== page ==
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6 Word Stories

Make It Quick: Tell Your Story in Six Words

Advertising is storytelling. Many of the best examples tell a complete story in just a few words. They convey emotion, inspiring you to fill in the blank spaces with your own personal connections. If it’s really good at making you feel something, you’ll think about it minutes, hours, or even days afterward. Poof! Now you’re in a relationship with the brand. 

From the smallest ads to the largest websites, it’s essential to quickly connect with your audience. To get a clear message across and ignite a response in the most accessible, efficient, effective — and affective — ways. 


A fun way to build your brevity brawn

“Flash fiction,” also known as “micro fiction,” is characterized by extreme brevity. One of its most popular forms, the “six-word story” offers an awesome opportunity to build better storytelling instincts. When we tried it as a group here at Phire, it proved to be a fun and meaningful challenge.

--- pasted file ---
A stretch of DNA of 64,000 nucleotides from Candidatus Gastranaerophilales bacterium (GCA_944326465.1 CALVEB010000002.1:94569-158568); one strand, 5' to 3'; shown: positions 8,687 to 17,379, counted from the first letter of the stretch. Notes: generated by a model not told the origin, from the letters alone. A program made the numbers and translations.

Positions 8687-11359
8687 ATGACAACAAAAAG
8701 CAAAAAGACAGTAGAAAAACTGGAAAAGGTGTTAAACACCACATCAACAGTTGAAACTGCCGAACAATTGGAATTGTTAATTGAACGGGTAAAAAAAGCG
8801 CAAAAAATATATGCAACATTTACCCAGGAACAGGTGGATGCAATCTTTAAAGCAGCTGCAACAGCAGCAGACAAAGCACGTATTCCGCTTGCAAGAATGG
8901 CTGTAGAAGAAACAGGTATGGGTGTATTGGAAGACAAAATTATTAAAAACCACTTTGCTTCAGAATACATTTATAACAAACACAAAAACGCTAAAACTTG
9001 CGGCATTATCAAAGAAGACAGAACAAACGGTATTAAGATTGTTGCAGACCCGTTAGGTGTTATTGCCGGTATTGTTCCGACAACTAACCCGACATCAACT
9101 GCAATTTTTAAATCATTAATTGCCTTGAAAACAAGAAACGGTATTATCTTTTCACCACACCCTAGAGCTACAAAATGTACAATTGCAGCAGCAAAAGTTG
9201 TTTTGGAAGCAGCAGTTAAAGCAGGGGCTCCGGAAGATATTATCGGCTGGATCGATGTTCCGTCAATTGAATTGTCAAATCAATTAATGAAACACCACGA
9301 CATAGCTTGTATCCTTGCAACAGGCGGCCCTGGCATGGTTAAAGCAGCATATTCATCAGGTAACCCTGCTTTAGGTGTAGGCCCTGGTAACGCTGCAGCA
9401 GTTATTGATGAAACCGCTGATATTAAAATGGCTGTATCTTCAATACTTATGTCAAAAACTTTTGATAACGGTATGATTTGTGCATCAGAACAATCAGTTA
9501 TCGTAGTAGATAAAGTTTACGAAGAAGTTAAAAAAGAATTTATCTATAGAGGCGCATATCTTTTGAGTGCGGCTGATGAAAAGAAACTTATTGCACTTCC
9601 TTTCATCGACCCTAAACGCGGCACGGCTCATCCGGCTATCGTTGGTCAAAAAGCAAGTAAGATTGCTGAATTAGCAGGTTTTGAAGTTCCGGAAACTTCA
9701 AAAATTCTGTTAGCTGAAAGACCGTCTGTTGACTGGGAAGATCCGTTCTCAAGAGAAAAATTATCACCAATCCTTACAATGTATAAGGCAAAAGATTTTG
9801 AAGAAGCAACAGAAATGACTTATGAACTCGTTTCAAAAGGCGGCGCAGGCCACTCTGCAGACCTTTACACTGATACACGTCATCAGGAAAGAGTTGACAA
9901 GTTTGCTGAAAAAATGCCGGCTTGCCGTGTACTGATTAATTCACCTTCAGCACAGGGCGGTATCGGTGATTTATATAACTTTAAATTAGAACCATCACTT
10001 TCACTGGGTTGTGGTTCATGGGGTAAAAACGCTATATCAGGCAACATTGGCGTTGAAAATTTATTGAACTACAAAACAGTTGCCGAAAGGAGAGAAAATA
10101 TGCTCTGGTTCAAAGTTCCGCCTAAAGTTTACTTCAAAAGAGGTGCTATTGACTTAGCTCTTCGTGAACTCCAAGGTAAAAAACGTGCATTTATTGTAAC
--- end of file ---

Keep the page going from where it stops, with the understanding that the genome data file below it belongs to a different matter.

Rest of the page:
And we were in good company – legend has it that even Ernest Hemingway participated in the practice. The six-word story’s most famous example is attributed to him:


For sale: baby shoes. Never worn.  


That’s quite the emotive snapshot. Sadness and heartbreak are conveyed with a concise few words. But six-word stories don’t have to be tragic, they can also be humorous:


I’m beside myself. Cloning machine worked. 


Or even offer soap-opera-level dramatic:


Brought roses home. Key didn’t fit. 


Hit ’em where they live

Why do these work and teach so well? Because they hit you where you live. They recall the human experiences of death, tragedy, failed romance, and self replication (okay, maybe not that one), swiftly and deeply. They also prompt you, the reader, to fill in the details, a.k.a. “the elements of storytelling.” Instantly you build the exposition, conflict, climax, and more in your head. 

Bigger isn’t always better — saying a lot by saying a little is a skill that can draw your audience to your brand and make an impression that doesn’t dwindle.  


Valentina Silva